We feel that all HIMs must engage in and contribute to this debate either from the perspective of clinical coders who can articulate what is needed, or from the perspective of line managers who have the capacity to improve systems and the work environment. Heads of departments have the responsibility to advocate outside of health information services for change. Yes, many workplaces have limited flexibility about what the HIM can or cannot do with regard to pay and physical working conditions, but this should not be used as an excuse for not attempting a great deal of reform.
More questions can now be asked: Is there IT support and Internet access available? Is the clinical coder's computer capable of running all the desired applications? Are updates and releases installed as soon as possible? Is there clerical support available to clinical coders? Are discharge summaries completed within their timeframes? Is documentation within the medical record of sufficient depth to support clinical coding? Are investigations and results available?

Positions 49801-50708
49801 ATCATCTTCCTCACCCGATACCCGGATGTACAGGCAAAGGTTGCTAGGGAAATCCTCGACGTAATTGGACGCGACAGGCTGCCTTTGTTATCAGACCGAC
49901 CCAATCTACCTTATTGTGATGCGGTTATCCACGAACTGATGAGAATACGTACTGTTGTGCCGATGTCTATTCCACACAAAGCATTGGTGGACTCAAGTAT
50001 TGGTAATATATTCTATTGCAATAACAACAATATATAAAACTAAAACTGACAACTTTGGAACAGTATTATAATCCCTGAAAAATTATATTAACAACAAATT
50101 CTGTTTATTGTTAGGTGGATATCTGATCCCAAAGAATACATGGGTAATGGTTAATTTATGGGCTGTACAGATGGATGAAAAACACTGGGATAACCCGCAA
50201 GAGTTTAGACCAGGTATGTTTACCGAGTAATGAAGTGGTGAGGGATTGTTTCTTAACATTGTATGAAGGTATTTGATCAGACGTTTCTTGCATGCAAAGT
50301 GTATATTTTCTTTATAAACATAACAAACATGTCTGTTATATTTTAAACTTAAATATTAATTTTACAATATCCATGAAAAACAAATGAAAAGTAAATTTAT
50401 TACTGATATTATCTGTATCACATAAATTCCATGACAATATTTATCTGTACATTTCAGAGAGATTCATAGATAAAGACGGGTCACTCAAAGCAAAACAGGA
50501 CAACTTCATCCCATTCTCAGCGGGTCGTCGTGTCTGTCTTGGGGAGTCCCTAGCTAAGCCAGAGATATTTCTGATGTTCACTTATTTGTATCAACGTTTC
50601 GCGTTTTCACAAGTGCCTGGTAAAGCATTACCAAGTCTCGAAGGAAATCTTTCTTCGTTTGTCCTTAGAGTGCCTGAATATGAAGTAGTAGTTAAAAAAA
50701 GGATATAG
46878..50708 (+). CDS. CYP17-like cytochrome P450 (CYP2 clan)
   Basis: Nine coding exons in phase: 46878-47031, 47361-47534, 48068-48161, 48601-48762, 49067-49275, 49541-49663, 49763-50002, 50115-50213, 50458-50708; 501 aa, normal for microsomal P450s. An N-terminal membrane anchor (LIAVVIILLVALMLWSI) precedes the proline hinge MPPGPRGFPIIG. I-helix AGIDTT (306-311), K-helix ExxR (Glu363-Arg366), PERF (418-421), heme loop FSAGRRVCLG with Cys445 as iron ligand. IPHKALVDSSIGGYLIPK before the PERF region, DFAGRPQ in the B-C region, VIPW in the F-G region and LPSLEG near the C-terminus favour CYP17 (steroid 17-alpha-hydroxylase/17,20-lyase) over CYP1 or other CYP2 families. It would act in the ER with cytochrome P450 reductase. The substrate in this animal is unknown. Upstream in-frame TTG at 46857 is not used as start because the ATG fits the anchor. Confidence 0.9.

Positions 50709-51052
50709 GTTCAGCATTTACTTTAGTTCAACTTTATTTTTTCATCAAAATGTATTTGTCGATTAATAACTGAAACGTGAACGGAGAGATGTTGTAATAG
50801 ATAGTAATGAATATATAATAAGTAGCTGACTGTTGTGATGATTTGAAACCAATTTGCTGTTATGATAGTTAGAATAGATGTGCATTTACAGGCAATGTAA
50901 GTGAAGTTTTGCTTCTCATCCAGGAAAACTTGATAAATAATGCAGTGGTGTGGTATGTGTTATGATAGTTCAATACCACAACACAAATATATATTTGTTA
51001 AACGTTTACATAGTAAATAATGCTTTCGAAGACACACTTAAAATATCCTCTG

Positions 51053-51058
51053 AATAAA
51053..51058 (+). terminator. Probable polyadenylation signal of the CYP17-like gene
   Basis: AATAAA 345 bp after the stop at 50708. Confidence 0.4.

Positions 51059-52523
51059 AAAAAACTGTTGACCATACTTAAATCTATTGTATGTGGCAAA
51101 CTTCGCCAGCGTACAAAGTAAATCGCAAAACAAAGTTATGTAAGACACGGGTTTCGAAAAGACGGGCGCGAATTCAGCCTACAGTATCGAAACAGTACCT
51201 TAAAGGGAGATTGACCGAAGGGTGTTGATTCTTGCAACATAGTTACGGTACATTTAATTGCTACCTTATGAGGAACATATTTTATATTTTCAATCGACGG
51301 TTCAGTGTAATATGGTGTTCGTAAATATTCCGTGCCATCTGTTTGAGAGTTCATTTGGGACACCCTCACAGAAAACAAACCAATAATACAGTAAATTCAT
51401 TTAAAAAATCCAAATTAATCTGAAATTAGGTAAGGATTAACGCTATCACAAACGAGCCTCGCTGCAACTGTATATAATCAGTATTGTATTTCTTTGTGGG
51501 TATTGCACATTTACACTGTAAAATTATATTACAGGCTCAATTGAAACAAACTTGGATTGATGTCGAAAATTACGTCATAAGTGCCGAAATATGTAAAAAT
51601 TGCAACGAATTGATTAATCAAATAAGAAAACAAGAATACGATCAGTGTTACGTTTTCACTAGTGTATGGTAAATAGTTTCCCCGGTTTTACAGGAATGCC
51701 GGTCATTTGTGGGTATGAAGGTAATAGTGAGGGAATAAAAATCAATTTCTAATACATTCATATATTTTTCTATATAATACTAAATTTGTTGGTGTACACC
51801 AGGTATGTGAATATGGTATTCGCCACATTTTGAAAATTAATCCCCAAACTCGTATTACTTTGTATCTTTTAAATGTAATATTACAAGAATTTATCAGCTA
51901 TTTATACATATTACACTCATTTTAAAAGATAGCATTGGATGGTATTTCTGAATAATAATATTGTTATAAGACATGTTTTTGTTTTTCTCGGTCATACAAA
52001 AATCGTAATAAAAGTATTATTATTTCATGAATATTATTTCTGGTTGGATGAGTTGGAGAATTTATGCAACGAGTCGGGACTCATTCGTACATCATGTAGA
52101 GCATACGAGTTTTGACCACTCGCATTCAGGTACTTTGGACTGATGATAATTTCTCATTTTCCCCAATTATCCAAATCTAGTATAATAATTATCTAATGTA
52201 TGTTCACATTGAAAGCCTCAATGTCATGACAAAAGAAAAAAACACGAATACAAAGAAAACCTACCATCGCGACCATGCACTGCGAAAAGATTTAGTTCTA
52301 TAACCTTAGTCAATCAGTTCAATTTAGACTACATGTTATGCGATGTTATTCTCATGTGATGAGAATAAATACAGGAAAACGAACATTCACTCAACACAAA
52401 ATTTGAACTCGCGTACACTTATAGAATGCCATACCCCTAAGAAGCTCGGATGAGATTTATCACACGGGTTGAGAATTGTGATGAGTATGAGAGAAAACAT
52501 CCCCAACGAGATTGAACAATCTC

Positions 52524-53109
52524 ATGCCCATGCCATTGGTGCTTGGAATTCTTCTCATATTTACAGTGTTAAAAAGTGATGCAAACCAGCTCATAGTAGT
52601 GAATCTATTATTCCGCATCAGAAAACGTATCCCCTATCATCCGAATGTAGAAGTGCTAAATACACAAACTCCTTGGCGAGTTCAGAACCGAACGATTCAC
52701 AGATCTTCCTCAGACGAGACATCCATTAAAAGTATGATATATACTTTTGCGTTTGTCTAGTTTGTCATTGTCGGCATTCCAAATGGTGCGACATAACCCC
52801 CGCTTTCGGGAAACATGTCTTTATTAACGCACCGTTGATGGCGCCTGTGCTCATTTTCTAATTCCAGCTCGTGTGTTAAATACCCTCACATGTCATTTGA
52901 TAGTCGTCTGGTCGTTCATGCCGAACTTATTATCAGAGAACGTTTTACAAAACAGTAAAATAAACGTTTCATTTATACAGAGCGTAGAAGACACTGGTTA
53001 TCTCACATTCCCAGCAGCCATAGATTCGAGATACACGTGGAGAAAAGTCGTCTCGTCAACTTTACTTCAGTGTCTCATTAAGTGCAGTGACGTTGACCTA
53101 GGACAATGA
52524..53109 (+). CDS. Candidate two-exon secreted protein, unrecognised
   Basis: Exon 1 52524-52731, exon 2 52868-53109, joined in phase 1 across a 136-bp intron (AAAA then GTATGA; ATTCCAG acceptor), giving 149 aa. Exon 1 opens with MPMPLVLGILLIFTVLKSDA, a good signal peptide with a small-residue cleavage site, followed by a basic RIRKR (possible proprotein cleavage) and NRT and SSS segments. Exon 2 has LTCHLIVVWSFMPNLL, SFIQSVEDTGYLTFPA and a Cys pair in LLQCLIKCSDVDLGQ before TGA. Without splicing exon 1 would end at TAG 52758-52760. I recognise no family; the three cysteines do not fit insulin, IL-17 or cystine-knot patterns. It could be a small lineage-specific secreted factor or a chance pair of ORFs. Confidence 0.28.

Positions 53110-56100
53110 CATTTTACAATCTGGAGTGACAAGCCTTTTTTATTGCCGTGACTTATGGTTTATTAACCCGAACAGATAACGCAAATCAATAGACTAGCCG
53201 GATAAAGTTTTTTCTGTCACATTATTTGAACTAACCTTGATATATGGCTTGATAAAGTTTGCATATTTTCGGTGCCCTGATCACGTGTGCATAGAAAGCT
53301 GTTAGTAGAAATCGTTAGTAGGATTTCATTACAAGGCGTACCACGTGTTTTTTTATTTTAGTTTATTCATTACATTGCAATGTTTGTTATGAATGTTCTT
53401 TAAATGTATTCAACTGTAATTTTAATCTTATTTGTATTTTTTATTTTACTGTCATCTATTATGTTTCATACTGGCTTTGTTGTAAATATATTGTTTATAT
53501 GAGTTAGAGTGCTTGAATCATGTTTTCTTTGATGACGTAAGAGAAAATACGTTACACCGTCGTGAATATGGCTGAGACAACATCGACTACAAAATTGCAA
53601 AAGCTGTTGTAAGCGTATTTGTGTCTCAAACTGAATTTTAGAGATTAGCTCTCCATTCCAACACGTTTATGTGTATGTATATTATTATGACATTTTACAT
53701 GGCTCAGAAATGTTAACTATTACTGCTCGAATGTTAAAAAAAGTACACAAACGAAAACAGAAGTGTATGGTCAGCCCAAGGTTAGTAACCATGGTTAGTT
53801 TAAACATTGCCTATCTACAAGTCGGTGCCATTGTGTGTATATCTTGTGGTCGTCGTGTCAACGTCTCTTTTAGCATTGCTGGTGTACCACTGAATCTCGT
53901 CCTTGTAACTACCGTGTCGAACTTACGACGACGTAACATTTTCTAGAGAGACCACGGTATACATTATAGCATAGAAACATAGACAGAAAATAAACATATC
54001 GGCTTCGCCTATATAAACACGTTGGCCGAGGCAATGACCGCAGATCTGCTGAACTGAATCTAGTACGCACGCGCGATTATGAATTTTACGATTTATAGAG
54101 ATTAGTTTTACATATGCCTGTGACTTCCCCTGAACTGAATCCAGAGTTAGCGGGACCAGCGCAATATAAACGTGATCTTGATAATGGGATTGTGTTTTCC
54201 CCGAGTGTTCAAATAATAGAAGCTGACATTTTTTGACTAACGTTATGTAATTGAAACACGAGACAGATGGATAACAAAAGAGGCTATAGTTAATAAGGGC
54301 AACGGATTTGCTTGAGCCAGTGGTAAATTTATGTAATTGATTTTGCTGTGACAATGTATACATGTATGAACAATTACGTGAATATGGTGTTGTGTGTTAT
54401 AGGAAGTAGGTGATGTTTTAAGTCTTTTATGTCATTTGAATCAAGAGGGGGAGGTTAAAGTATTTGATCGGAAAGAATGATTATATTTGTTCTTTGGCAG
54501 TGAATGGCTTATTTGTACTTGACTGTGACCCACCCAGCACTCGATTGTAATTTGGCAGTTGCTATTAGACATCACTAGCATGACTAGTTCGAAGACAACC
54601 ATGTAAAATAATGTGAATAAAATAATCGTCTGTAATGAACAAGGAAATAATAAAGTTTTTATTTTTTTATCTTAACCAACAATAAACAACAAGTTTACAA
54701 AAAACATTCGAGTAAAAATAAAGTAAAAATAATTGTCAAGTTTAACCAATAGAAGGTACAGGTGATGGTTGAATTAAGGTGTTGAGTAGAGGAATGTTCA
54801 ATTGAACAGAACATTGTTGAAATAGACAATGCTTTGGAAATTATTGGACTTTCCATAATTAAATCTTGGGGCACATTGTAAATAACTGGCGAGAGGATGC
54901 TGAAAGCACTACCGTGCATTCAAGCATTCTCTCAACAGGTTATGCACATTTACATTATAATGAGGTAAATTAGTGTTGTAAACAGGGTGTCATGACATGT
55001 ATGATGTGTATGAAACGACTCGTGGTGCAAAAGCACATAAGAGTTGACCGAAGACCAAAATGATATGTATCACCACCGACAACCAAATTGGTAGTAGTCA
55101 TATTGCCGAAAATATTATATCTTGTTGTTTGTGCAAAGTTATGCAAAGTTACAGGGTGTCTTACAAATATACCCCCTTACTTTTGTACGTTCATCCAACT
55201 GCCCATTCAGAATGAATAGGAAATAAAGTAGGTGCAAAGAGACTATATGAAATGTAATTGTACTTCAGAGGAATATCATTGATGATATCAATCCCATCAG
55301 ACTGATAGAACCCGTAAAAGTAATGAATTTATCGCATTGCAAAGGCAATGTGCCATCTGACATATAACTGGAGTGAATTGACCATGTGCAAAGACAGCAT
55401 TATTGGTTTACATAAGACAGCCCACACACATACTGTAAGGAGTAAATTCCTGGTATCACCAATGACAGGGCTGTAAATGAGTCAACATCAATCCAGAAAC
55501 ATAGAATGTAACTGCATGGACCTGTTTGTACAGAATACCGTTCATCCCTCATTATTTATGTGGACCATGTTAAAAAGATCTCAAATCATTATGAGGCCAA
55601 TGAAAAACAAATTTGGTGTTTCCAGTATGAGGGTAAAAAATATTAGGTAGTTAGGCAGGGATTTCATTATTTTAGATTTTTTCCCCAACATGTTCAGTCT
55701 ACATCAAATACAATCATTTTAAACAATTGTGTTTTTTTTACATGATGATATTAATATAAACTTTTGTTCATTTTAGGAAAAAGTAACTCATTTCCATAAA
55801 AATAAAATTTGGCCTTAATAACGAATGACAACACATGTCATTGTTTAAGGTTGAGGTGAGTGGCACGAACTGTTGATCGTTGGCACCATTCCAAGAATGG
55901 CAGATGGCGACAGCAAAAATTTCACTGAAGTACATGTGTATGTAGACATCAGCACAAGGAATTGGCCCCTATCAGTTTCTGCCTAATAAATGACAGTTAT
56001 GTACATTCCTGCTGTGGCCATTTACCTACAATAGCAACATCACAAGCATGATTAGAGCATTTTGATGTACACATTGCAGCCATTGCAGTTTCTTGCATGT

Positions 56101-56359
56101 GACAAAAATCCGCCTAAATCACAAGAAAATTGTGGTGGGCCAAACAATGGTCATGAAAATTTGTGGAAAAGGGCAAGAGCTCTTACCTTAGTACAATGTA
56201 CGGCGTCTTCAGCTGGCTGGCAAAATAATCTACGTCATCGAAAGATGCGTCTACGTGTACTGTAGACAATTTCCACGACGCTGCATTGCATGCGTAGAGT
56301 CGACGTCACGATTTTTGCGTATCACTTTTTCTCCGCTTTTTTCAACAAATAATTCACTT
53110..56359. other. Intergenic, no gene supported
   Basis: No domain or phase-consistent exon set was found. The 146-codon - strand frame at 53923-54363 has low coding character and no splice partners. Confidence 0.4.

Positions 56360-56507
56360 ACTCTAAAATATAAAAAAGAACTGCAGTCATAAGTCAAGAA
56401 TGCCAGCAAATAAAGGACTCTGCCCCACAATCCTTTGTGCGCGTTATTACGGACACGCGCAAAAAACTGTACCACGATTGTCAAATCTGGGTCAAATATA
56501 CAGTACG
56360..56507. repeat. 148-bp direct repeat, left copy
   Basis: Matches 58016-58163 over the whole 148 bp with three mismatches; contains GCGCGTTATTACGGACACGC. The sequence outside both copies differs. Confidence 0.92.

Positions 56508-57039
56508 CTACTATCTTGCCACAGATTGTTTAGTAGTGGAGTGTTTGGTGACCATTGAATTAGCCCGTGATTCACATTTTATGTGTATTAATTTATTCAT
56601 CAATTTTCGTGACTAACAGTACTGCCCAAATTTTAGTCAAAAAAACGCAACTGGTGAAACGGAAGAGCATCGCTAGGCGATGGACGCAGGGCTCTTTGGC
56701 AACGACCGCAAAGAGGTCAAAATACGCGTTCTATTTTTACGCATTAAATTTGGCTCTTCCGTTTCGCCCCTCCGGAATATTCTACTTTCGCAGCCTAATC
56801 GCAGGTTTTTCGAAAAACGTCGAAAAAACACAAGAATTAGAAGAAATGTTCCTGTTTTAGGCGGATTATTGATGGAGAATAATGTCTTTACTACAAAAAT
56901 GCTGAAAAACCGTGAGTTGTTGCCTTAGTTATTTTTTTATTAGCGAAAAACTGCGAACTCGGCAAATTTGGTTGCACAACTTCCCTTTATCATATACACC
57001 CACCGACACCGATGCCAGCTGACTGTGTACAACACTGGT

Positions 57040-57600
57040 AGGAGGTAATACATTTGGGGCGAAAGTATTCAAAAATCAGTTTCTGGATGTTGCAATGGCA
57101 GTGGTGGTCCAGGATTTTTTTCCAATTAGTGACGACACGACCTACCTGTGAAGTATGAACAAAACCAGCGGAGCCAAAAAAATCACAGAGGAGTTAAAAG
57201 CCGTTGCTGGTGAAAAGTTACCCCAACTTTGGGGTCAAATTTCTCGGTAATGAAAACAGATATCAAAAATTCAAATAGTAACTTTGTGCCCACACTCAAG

Much of what happens within health information environments involves teamwork, regardless of the size of the service. Teamwork thrives on well thought out staff structures, communication, clear standards and guidelines, up-to-date job descriptions, staff training and development and systems that function well. We were all taught this in our training years, but we need to check that the theory translates into practice in the workplace. We also know that health information systems are far from simple and that one change can sometimes have unintended consequences. Timely intervention before problems grow out of proportion, communication, input from all staff, and feedback to staff can help avoid pitfalls and limit disharmony, all of which contribute to a work environment where staff are valued and respected.